Citizens for Odor Nuisance Abatement v. City of San Diego, 8 Cal. App. 5th 350 (Cal. Ct. App. 2017). The Fourth Appellate District of the California Court of Appeal concluded that the City of San Diego could not be held liable for public nuisance associated with the stench created by sea lions because the City did not create the nuisance.
The lawsuit was asserted by the Citizens for Odor Nuisance Abatement (CONA) after residents and business owners near La Jolla Cove complained of foul and noxious animal waste odors, describing the area as “a place that is beautiful but stinks.” Id. at 353. The sea lion population at La Jolla Cove has grown exponentially in recent years, resulting in significant sea lion waste buildup on the bluffs. Id. The buildup affected local residents and business owners who complained that the noxious odors affected their businesses and property values. Id. Although the City’s contractor successfully treated and eliminated odors associated with bird guano in the area, the treatment did not resolve the sea lion waste odors. Id.
Because the City did not remove the sea lion odor, CONA filed suit in San Diego Superior Court against the City and its former mayor, alleging causes of action for public nuisance, injunctive relief, declaratory relief, and a writ of mandate. Id. CONA alleged that the City caused the odors by constructing a fence that denied human access to the rocks adjacent the cove, thereby encouraging sea lion and bird habitation. Id.
The City moved for summary judgment, arguing there was no triable issue of fact on several issues including whether the City owed a duty to control wild animals and whether the City’s conduct was a substantial factor in causing the alleged nuisance. Id. at 354. The City supported its motion with an expert declaration from a marine ecologist who concluded that the exponential sea lion growth at La Jolla Cove was due to natural population dynamics and not the fence atop the bluffs. Id. The City also offered declarations from longtime lifeguards and City employees noting that, although the area had been fenced since 1971, the sea lions began to congregate around 2008. Id.
The trial court granted summary judgment finding that, as a matter of law, the City did not have a duty to control an alleged nuisance caused by wild animals. Id. at 355. The trial court further found there was “no legitimate factual dispute as to whether the City’s actions caused the alleged nuisance.” Id.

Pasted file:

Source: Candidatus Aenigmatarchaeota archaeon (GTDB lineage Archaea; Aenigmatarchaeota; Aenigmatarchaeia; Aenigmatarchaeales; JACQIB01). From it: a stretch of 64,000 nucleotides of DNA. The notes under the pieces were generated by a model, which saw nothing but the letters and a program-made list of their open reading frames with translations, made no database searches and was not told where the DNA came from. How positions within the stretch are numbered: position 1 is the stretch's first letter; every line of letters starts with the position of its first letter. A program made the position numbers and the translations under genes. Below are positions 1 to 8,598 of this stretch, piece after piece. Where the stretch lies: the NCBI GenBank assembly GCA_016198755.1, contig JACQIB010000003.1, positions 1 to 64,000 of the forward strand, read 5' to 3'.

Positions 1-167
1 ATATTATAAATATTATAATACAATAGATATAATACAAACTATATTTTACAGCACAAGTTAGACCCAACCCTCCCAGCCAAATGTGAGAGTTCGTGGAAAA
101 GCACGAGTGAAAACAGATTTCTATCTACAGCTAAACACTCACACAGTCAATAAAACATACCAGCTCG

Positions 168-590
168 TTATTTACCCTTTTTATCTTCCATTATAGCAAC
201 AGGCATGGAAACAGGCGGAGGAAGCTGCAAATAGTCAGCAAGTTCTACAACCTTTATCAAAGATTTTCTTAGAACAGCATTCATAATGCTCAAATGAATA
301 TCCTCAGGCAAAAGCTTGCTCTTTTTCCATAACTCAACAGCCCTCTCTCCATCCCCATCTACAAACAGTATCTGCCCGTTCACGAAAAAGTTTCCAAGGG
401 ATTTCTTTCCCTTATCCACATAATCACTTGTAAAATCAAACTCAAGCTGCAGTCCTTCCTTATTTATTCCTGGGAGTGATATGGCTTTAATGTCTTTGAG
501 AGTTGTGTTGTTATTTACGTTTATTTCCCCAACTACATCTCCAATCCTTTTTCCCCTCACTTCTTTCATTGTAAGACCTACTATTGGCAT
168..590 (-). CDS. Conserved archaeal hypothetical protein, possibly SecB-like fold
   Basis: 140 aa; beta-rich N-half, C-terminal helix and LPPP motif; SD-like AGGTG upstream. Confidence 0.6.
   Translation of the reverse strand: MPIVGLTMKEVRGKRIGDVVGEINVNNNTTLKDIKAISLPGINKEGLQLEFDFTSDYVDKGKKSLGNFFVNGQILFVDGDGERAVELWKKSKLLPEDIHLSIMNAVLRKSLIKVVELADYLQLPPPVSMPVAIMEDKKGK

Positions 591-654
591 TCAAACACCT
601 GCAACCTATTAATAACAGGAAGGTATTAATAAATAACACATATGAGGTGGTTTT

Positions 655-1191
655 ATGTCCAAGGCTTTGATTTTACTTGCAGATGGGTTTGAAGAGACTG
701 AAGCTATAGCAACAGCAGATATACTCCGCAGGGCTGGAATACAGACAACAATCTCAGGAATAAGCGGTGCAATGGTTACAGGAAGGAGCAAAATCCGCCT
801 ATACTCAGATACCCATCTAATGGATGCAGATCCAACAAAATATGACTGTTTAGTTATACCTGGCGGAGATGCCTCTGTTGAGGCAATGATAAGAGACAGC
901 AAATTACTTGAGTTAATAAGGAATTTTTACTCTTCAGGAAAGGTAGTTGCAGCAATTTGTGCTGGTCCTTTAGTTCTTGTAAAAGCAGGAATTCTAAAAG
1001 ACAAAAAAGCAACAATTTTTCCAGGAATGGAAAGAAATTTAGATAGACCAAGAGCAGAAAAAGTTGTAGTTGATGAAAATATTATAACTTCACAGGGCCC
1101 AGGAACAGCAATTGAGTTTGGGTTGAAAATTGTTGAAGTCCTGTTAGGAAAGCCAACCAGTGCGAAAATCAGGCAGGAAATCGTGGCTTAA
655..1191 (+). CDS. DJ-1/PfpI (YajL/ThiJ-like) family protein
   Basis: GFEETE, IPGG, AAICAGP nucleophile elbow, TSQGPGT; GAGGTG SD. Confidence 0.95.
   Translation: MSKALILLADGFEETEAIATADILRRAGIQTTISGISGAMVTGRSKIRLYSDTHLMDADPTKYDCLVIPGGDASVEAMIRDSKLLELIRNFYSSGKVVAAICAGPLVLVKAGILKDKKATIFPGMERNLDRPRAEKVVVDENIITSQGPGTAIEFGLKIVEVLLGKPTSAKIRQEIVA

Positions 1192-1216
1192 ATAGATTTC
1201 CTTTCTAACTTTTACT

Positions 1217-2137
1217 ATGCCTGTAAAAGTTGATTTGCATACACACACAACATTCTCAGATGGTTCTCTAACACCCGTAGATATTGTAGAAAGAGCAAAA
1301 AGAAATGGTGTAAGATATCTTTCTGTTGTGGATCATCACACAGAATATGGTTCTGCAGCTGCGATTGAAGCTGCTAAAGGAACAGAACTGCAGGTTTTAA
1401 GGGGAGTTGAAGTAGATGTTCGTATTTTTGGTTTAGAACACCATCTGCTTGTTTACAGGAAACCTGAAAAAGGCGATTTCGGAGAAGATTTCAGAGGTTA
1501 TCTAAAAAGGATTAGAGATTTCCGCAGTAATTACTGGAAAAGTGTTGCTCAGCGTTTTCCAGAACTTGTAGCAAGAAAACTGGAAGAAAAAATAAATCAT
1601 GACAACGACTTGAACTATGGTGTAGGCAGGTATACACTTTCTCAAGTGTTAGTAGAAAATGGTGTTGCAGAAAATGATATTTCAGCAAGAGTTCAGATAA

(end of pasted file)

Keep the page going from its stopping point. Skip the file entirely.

The California Court of Appeal affirmed the trial court’s ruling. In doing so, the court summarized key components of California’s public nuisance law. The court observed that “[t]o qualify as a public nuisance, the interference must be both substantially and objectively unreasonable.” Id. at 358. Further, the court noted that “[c]ausation is an essential element of a public nuisance claim. A plaintiff must establish a ‘connecting element’ or a ‘causative link’ between the defendant’s conduct and the threatened harm.” Id. at 359 (internal citations omitted).) The court also stated that “[p]ublic nuisance liability does not hinge on whether the defendant owns, possesses or controls the property, nor on whether he is in a position to abate the nuisance; the critical questions is whether the defendant created or assisted in the creation of the nuisance.” Id. (italics in original, internal punctuation and citations omitted). Finally, the court acknowledged that a plaintiff must demonstrate that the defendant’s conduct was a “substantial factor” in causing the alleged harm. Id. at 361.
Focusing on the issue of whether a city can be held liable for the harm caused by wild animals, the court rejected the implication in Butler v. City of Palos Verdes Estates, 135 Cal. App. 4th 174 (2005) that a public entity can never be liable for nuisance linked to wild animals. Id. at 359–360. Instead, the court observed that “[t]here could be circumstances in which a public entity’s actions in connection with wild animals give rise to public nuisance liability, though we do not find those circumstances here.” Id. at 360. The court’s conclusion turned on the issue of causation. The court explained that the fact that sea lions are wild animals is not dispositive of the City’s liability and that the City could be found liable if CONA were to demonstrate that the City’s conduct was a substantial factor in causing the alleged harm. Id. at 361.
The Court of Appeal then assessed the causation evidence. The court concluded that the City’s proffered evidence that the fence had been in place for decades long before large numbers of sea lions began congregating in La Jolla Cove shifted the burden to CONA to provide evidence of causation in order to survive summary judgment. Id. at 361–363. The court found CONA’s evidence inadequate, noting that, at best, it merely established that “perhaps between 15 and 30 years ago, there was no fence and no odor.” Id. at 363. The court noted that CONA failed to submit evidence that the fence created the odor. Id. at 363–364. Accordingly, the Court of Appeal affirmed the trial court’s summary judgment ruling.